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Single BEST way to get better

The VERY BEST way to learn new ukulele songs and get better is by playing with other musicians

By joining a uke club, you’ll be in the company of fellow uke lovers, bringing in their own influences, knowledge, techniques, and style. And YOU get to soak it all in, and try it all out in safe environment–with a bunch of people playing at the same time, you can mess up and no one will notice…

Every uke club I’ve been to has been lovely and welcoming, so don’t be shy, and don’t say you’re not good enough “yet.” — To get better, you gotta play!

How to Find a Uke Group to Join

  • Uke Clubs around the globe, CLICK HERE
  • Ukester Brown has a very comprehensive listing of ukulele clubs around the world, here
  • My ukulele hero, Jumpin’ Jim, has a list of ukulele festivals and uke events here

If you happen to be in my neighborhood:

I helped start the wondeful Ukulelel Union of Boston — join us online or in real life! Info here.

Practice without a uke

Practice without a uke

This sounds a little odd, but for strumming practice, you don’t need a uke in your hands at all!

As you probably know, all patterns (and non-patterns) are made up of up-strokes and down-strokes. Find the spot on your tummy where your uke would normally press, and just practice your ups and downs right there. You’ll be able to imagine the sound of the strum, without being distracted by the actual sound of the strum–in some ways that’s actually better!

Note: this really works.

Note: do not do this while wearing flannel. The static build-up can reach dangerous levels.

Have a list of specific things you want to work on

Have a list of specific things you want to work on

Keep track of what it is you want to learn. For example:

  • a specific ukulele song (one you enjoy!)
  • better yet, a specific part of a specific song
  • transition between two particular chords
  • second position chords (or third!)
  • a certain strum pattern that needs work
  • singing while strumming
  • etc.

REASON WHY:

You’ll be primed and ready to make the most of your practice when you don’t have to fumble and wonder, “What shall I do next?”

Find hidden pockets of time–and use them!

Find hidden pockets of time–and use them!

An ideal practice time for me is waiting for the bus with my son. (We wait inside). Not only do I get some practice time, the boy will often sing along, so it’s a pretty great way to start the day.

When else?

  • mentioned microwave time
  • Red light, in the car
  • On hold on the phone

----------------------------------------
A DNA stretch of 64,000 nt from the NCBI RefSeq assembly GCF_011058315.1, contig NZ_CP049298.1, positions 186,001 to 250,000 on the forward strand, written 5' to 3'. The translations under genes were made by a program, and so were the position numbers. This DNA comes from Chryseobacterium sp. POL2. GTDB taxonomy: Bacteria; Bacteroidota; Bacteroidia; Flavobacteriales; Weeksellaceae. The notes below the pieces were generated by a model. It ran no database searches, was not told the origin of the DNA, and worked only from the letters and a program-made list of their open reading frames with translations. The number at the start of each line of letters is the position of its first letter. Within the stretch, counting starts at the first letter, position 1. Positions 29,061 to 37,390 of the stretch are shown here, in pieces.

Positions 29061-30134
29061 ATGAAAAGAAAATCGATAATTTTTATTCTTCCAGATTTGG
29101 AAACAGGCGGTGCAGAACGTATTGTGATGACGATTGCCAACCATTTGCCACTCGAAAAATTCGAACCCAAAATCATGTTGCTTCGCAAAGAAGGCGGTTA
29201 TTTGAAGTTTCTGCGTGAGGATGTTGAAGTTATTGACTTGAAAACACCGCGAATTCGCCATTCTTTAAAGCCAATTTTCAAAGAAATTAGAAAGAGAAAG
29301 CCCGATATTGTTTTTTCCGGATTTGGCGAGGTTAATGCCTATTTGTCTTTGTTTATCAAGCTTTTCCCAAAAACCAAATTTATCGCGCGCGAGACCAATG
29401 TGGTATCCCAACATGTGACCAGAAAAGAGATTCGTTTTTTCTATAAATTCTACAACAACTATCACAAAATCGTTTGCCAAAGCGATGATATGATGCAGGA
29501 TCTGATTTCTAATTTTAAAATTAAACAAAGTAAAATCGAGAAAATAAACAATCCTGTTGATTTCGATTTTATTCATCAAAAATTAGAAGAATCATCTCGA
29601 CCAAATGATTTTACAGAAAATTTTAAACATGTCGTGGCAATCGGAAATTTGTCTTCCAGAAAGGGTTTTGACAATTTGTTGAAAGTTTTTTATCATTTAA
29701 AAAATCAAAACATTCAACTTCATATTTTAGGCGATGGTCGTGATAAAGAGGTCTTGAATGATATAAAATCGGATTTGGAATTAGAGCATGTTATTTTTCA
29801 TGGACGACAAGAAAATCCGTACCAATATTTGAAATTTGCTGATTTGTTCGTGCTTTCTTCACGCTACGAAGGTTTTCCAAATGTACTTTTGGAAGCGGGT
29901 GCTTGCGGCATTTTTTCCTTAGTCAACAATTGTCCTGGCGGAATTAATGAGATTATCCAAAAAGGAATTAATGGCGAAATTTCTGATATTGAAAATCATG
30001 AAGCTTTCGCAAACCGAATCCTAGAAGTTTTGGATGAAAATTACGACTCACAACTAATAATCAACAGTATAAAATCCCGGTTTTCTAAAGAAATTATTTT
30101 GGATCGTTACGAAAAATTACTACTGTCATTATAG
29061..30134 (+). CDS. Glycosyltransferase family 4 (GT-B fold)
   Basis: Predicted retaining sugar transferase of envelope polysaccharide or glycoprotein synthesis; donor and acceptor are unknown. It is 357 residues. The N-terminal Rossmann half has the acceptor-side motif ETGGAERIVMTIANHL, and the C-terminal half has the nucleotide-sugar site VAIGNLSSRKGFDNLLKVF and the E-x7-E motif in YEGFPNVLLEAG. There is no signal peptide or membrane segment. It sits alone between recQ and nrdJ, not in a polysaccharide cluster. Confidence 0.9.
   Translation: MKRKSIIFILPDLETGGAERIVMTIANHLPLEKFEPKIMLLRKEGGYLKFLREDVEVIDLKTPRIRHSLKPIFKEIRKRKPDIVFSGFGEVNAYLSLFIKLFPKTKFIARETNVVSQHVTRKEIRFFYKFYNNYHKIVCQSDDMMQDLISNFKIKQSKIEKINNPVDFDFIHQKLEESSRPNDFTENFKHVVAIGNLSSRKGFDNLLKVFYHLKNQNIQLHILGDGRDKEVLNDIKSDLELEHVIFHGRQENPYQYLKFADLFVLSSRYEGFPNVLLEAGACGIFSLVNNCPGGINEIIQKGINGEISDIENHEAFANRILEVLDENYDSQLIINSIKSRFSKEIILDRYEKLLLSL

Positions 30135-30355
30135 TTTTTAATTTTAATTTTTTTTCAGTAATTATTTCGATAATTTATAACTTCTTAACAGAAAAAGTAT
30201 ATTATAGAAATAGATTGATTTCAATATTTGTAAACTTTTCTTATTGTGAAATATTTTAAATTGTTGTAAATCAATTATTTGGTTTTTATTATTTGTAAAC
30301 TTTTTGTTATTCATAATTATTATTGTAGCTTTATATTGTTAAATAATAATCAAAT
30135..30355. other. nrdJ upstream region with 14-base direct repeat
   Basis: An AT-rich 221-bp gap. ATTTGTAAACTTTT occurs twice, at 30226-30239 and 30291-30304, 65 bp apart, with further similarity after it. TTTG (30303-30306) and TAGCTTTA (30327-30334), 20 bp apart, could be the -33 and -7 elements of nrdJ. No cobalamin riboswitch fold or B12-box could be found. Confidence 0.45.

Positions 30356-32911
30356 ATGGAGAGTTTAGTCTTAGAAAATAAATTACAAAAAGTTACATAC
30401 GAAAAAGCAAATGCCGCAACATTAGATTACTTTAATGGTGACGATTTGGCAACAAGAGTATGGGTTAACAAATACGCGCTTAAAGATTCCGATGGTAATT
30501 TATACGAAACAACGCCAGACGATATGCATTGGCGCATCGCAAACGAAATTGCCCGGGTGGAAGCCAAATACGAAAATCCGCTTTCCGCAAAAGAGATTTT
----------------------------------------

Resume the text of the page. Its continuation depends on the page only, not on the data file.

• Commercials on TV
  • Find your own voids–and fill ’em!

Leave your uke out of its case

Leave your uke out of its case so you can grab it any time

Another advantage of a cheap uke!

Your precious, expensive uke you’ll want to store in its case to keep off the dust, protected by a special dehumidifier, and handled only by adults, ideally wearing cotton gloves.

A cheap uke, you can leave on the couch, toss by the TV, or keep in that humid, dusty kitchen.

The kitchen is actually an ideal spot. How long does a microwave burrito take? Three minutes? What else are you gonna do while its cooking? I can get through “Camptown Ladies” four times in three minutes!

Not that I actually eat microwave burritos.

Very often.

Have More Than One Uke

Similar to previous tip, at 30-40 bucks, you might want to grab more than one uke.

I have one in the car — yes, in the car. When certain songs come on, I have to screech to the side of the road. There’s something invigorating about noodling along with Louis Armstrong or Billie Holiday. Or, for that matter, the Beatles or Weezer.

I do NOT play while actually driving.

Very often.

Go Cheap or Go Home!

Buy a cheap uke so you can take it with you everywhere and not worry about it

The more you play, the better you get — that’s just math. There are a lot of wonderful (and wonderfully expensive) ukes out there. But buying a cheapie means you can drag your uke around with you and play whenever inspiration strikes.

A couple of great choices, that give a lot of good sound for the money:

See also: my article on best ukuleles under $200 (not cheap, but might give you a few ideas)

CONSIDER:

There’s an argument for having a super-deluxe uke, too — one that you love and can’t wait to get your hands on. If you’re rich and motivated — power to ya!

See Also: The Most Expensive Ukulele in the World